In this video, directors tell us how they define what it is to make a movie. They give advice to the viewer, the next generation of filmmakers. The filmmakers in the video are all masters of composition, rhythm, and flow of their movies. This also makes them great at evoking emotions because of it. But essentially, it's all about the story and not the medium. It's the same with photography. It's very hard to make a wrong decision when buying a camera today. With any camera brand you buy, you will get great image quality with beautiful color, quick auto-focus, and superb image stabilization. But can you tell a story with your mind and then use the camera as a tool to tell that story?
Quentin Tarantino says it best when he starts off saying, "If you have enough passion, you can't help but to make a great movie." Now people will say that he's speaking from a place of success, and ask whether he would've said the same when he was just starting out. Maybe not, but I really think there is much more than just talent behind success. It's the aggression and fight you put in to go out and to do whatever it is you want to do. Whether it's photography, filmmaking, or any other visual art form, it's not possible to be great at it if you are not absolutely in love with what it is you are doing.
Be tenacious, be aggressive, don't be polite. If you're polite you'll be one of the many people standing inline. Be a bit pushy. - Jerry Lewis
Now I know we try to make the model or talent feel as comfortable as possible, but maybe we can change it up a bit by being a director of force. Not being rude or stupid, but maybe pushing the model or talent to do something they would never have done if it wasn't for you saying they should. The same with when you're talking to clients about concept and what you have as an idea. Fight for it. Don't lose the job because of it, but make your opinion known. It's funny how doing this will make you a well-respected photographer or filmmaker in your industry in the long-run.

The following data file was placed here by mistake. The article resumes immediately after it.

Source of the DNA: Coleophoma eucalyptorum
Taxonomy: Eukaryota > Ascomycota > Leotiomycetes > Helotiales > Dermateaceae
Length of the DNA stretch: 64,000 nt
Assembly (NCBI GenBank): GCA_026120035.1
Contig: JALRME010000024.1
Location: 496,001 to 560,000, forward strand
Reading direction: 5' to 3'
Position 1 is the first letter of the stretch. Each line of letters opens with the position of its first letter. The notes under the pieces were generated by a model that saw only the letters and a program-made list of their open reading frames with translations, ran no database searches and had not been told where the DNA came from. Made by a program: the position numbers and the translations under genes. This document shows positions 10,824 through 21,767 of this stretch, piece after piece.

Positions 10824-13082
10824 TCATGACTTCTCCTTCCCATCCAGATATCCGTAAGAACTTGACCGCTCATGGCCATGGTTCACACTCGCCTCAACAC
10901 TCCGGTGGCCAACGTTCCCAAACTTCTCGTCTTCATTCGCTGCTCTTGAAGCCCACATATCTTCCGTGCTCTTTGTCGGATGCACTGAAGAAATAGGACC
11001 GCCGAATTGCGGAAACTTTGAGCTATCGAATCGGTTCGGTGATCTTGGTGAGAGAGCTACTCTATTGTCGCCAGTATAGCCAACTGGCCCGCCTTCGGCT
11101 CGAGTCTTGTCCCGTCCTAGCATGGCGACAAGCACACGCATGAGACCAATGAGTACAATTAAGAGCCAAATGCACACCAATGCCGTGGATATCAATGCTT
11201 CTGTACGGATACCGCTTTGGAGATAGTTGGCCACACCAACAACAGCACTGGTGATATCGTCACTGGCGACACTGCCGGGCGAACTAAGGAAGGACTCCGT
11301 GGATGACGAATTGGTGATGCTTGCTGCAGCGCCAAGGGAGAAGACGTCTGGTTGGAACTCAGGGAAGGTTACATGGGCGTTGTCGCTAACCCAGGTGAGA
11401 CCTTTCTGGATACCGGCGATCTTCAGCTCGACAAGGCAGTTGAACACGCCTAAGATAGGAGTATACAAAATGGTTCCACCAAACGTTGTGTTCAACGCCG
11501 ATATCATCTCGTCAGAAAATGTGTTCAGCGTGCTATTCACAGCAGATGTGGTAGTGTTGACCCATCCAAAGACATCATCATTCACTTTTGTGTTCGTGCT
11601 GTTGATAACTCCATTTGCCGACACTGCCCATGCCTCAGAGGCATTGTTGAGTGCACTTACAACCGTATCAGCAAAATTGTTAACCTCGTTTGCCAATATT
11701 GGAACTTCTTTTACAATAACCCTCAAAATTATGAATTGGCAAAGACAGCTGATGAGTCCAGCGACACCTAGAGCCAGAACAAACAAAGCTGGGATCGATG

We're all very quick to take out the camera and start shooting. But have we thought about why we are shooting or what we are trying to portray? When learning about your style and where you want to go with your career, the advice from Terry Gilliam is, "Don't take media studies. Study something useful. Philosophy, history, English. Learn to have thoughts. Because there is no point in making movies if you are just imitating other people." So learn to have deep thoughts.
The people featured in the video are:
- Quentin Tarantino: 00:00
- Jerry Lewis: 00:40
- Terry Gilliam: 01:15
- John Carpenter: 01:40
- Paul Thomas Anderson: 02:30
- Francis Ford Coppola: 03:54
- Federico Fellini: 04:52
- Werner Herzog: 05:56
- Wes Anderson: 07:22
- Sidney Lumet: 07:50
- John Landis: 08:58
- Martin Scorsese: 10:15
- Guillermo del Toro: 11:38
- Orson Welles: 14:55
There are some great pieces in the video. I've taken it upon myself to read more. I'm not referring to web articles. I'm going to focus more on fiction. To picture the scenes in my own mind instead of it being given to me by someone else via a film or photograph. It doesn't mean I won't appreciate great photography or movie making, it just means I believe there are a lot of great stories within stories that haven't been portrayed yet. This leaves the world of photography and video wide open for me.